• ITVI.USA
    15,496.720
    85.590
    0.6%
  • OTLT.USA
    2.743
    0.003
    0.1%
  • OTRI.USA
    21.110
    0.000
    0%
  • OTVI.USA
    15,466.390
    90.520
    0.6%
  • TSTOPVRPM.ATLPHL
    3.300
    0.000
    0%
  • TSTOPVRPM.CHIATL
    3.140
    0.190
    6.4%
  • TSTOPVRPM.DALLAX
    1.590
    0.150
    10.4%
  • TSTOPVRPM.LAXDAL
    3.330
    0.020
    0.6%
  • TSTOPVRPM.PHLCHI
    2.170
    0.020
    0.9%
  • TSTOPVRPM.LAXSEA
    4.080
    0.130
    3.3%
  • WAIT.USA
    125.000
    -1.000
    -0.8%
  • ITVI.USA
    15,496.720
    85.590
    0.6%
  • OTLT.USA
    2.743
    0.003
    0.1%
  • OTRI.USA
    21.110
    0.000
    0%
  • OTVI.USA
    15,466.390
    90.520
    0.6%
  • TSTOPVRPM.ATLPHL
    3.300
    0.000
    0%
  • TSTOPVRPM.CHIATL
    3.140
    0.190
    6.4%
  • TSTOPVRPM.DALLAX
    1.590
    0.150
    10.4%
  • TSTOPVRPM.LAXDAL
    3.330
    0.020
    0.6%
  • TSTOPVRPM.PHLCHI
    2.170
    0.020
    0.9%
  • TSTOPVRPM.LAXSEA
    4.080
    0.130
    3.3%
  • WAIT.USA
    125.000
    -1.000
    -0.8%
American Shipper

Maersk explains use of African naval escort

Maersk explains use of African naval escort

   Maersk said a report that it used a private security firm and an African naval vessel to protect one of its tankers in 2008 was a one-time incident and not a strategy it has pursued since.

   A report in the Copenhagen Post on Monday said Maersk “hired out soldiers and a warship from Tanzania to protect its fleet in pirate-ridden waters off the coast of Africa, and now other shippers are expected to follow suit.”

   But Maersk spokesman Michael Storgaard gave this account of the incident: “In December 2008, Brigit Maersk was very near the position of Maersk Regensburg, which was attacked. She was due to call Mombasa, but following the attack on Maersk Regensburg, she was sent in a waiting position off the Seychelles.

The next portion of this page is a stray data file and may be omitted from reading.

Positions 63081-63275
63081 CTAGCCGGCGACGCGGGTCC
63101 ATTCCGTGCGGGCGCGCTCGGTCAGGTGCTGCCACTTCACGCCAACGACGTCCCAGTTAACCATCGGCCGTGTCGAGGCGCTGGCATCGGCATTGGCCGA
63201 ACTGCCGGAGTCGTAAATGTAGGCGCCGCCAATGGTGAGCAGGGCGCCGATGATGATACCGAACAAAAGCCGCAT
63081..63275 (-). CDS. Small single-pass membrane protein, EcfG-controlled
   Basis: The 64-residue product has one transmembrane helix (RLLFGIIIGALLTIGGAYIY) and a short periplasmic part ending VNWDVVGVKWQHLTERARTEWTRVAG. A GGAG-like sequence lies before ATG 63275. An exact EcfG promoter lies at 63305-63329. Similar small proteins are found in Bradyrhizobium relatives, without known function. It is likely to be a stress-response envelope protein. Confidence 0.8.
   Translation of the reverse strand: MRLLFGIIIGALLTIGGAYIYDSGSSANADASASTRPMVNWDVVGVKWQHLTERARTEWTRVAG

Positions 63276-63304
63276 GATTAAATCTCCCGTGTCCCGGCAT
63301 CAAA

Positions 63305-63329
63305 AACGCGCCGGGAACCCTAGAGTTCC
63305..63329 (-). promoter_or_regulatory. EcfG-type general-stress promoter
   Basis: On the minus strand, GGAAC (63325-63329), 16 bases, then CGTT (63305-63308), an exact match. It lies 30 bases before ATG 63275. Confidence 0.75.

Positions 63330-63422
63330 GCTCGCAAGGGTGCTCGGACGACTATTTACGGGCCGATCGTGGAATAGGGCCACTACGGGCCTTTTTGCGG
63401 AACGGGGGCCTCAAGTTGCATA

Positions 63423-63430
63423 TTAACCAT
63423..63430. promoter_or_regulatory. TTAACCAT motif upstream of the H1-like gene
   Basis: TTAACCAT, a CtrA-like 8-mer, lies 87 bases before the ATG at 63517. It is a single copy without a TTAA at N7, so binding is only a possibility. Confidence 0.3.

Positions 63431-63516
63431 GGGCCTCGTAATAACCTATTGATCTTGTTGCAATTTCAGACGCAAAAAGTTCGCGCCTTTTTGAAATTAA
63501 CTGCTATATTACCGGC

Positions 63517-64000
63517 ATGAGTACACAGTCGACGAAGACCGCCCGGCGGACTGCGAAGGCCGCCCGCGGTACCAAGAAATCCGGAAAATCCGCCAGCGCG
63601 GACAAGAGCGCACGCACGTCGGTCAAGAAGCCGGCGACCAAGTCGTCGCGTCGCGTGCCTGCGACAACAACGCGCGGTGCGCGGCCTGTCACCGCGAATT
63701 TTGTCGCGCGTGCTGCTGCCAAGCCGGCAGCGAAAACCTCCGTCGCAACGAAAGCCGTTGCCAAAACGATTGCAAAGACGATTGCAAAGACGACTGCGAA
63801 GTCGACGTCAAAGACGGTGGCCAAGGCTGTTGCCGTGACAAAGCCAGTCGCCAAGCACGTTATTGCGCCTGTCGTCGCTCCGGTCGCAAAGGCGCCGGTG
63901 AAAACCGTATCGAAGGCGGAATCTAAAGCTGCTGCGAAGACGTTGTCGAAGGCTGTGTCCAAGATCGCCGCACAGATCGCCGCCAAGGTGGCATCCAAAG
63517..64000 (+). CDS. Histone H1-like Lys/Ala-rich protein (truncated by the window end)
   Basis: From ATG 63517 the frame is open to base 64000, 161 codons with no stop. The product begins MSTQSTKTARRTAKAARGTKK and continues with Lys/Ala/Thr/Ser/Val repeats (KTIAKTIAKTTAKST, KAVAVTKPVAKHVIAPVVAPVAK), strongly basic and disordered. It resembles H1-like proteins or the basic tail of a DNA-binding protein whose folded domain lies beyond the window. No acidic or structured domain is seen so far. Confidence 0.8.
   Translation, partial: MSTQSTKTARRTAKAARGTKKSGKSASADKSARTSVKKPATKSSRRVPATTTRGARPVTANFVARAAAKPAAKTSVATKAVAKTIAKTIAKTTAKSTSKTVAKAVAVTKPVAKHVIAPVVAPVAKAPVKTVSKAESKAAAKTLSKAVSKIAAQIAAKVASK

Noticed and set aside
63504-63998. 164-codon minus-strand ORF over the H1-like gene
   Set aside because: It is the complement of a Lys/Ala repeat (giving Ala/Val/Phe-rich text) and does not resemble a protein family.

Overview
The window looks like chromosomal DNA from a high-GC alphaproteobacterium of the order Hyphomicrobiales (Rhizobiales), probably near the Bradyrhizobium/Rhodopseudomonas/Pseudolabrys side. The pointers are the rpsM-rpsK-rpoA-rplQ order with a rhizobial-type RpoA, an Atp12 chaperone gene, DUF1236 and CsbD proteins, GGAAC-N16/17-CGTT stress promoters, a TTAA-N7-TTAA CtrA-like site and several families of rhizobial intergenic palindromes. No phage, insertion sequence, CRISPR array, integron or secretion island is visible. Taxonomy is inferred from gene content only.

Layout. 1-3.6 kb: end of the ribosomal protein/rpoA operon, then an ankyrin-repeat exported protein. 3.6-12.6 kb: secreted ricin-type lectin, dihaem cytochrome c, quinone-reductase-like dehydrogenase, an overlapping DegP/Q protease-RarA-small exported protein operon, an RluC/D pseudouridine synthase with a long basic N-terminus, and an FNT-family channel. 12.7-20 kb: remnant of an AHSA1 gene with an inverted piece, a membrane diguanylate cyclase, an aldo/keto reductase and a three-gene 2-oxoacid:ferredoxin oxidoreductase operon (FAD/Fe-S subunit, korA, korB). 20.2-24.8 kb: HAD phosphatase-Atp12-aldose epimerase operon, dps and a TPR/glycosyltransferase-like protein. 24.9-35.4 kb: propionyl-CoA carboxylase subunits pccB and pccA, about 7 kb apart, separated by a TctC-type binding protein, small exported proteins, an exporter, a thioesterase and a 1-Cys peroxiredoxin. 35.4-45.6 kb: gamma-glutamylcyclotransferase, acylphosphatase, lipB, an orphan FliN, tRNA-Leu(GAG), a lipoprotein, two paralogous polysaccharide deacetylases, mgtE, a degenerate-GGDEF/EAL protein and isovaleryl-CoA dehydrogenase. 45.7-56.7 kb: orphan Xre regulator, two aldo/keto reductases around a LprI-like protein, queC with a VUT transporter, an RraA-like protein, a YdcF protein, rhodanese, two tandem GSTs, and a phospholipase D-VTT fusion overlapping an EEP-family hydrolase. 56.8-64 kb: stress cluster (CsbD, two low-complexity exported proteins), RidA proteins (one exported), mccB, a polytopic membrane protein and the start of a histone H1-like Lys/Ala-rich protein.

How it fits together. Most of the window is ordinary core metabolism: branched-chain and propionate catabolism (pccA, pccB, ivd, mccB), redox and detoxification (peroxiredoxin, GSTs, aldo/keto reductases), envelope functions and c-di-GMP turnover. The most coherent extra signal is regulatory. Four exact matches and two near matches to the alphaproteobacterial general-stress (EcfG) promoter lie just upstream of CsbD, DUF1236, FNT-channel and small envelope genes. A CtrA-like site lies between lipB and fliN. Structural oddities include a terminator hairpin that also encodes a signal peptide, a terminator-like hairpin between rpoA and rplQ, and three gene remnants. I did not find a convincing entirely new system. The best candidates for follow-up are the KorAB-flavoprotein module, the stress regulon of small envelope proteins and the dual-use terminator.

“To ensure the safety of the crew, vessel and cargo (vegetable oil) she was sent south of Madagascar and Maersk Tankers via a private Danish security enterprise contracted with the Tanzanian navy for an escort.” The Copenhagen Post article identified the firm as Guardian GBS.

   “Payment was an amount equal to the fuel and food consumed on the vessel during the escort, which all in all took five days. Maersk Tankers assured itself of the legality of the contract and naturally consulted and informed all relevant parties,” Storgaard said.

   “It was the first and only time we have contracted with the Tanzanian Navy escort (or any other East African Navy for that matter). It is thus not in any way a permanent solution or one we are considering in lieu of others,” he added.

   He said since the incident “Maersk Tankers has ceased closing contracts calling in East Africa.”

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